The revolver presided over the transition from cap-and-ball loading to the metal cartridge and with the new paradigm in ammunition came a new concept in ammunition supply. These new pistols, inspired by magazine fed long arms were the self loaders - firing a round caused the pistol to re-cock itself, draw a new round from its magazine and chamber it. These weapons first appeared around 1900 and were a dramatic leap forwards, reducing re-loading time to a few seconds. In time this action would be refined to the point were a pistol could be fired fully automatically, but in practice these weapons tend to be largely uncontrollable unless they are made large and heavy enough to be practically a submachinegun anyway.

Pistol ammunition is also used in submachineguns and in some of the weapons termed carbines.

In modern usage handgun and sidearm are synonyms for pistol, although they have previously had other meanings. Likewise hand-cannon - itself a specific type of firearm - is also used as a slang term for large calibre and/or high powered pistols.

Pistol Types:

General categories of pistol:

Specific rare pistols:


Game and Story Use

  • Many RPGs and video games assume that pistols are as easy, if not easier to use than longarms and assign them to 'noncombatant' classes, ironically much in the same way that many militaries do. As noted above, this involves incorrect assumptions. Pistols are not automatically easier to use than rifles.
  • Pistols are a popular concealed weapon. They're small and relatively light, but still very lethal. It's pretty easy to work a hidden pistol into a scenario. For this reason, many criminals and spies carry them.
    • They're also less encumbering than a larger weapon, and not quite so intimidating. That's one reason why, in many jurisdictions, police carry a pistol, but keep a shotgun in the trunk.
  • Pistols work relatively well in close quarters, at least compared to longer and heavier guns. That's part of why they are used as sidearms by many militaries. A lot of RPGs, of course, don't make this distinction, and instead draw a very stark line between melee and ranged combat. Curiously enough, some games apply penalties for shooting a gun in melee, while other games go the opposite direction and make point blank shots much more likely to hit. Typically this distinction is intended based on the level of abstraction in the combat system. Some games defines a combat round or turn as just a second or two, and/or track exact positioning of all combatants. These systems tend to feature rules for point-blank or for wrestling over a gun. Other games say a combat round is a much longer - as much as a minute in some systems - and don't rely on miniatures at all or feature very abstract positioning. These tend to ignore such situational modifiers, or leave them up to GM intuition. The distinctions are all about play style, and I've seen plenty of cases where a GM ran detailed combat in an intended-to-be-abstract system or vice-versa. So there's a fair amount of wiggle room here for a GM seeking to customize their game via house rules. If you intend to rely heavily on guns (especially pistols), and the system is a crunchy one, it might be worth your time looking up how your chosen system (or GM) handles these things, so that your weapon of choice will perform as expected.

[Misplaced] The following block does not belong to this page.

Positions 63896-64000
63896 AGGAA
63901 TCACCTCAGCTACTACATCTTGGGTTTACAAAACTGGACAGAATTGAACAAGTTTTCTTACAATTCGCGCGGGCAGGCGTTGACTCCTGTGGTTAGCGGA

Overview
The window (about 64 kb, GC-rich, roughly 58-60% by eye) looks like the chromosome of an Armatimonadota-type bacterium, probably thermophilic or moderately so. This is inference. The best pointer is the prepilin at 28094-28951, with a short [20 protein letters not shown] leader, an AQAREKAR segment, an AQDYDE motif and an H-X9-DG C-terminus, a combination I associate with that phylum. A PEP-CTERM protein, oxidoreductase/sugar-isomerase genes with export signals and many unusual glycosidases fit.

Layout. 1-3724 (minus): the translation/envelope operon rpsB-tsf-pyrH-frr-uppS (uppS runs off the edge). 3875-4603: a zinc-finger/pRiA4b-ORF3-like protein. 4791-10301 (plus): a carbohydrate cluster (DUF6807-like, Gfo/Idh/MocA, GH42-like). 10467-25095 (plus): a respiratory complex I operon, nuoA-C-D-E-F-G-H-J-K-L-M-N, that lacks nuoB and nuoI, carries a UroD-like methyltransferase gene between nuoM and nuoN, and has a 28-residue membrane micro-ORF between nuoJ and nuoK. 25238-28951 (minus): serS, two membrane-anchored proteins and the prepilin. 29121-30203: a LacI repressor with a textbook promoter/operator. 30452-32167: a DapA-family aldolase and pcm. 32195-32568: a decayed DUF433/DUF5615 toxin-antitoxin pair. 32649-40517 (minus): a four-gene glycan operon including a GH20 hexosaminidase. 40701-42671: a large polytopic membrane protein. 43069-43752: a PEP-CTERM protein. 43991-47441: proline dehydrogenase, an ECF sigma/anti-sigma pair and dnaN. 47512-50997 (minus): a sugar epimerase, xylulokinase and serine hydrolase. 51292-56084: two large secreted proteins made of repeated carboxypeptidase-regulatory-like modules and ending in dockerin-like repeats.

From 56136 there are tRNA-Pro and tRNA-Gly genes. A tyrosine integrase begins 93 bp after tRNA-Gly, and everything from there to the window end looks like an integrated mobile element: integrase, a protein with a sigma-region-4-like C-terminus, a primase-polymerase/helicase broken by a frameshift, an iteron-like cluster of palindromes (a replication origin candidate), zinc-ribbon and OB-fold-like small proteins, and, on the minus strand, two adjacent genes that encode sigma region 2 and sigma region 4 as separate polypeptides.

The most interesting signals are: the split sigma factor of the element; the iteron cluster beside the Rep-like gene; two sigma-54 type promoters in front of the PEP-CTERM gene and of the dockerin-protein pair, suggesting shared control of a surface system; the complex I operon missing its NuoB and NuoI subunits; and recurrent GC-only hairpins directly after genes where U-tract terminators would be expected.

• Examples: Savage Worlds makes point blank shots super easy, and has rules for getting the drop on someone. Some d20 system variants give an attack bonus up close with pistols, but the core rules penalize ranged combat against adjacent opponents. Gumshoe system has rules for the classic TV and movie situation where two people wrestle over a single gun - and then a shot rings out. Warhammer Fantasy Roleplay 3rd Ed assumes you can always back away from the enemy and get a clean shot, but gives no bonuses for it. Etc. Different systems promote different play styles.
Unless otherwise stated, the content of this page is licensed under Creative Commons Attribution-ShareAlike 3.0 License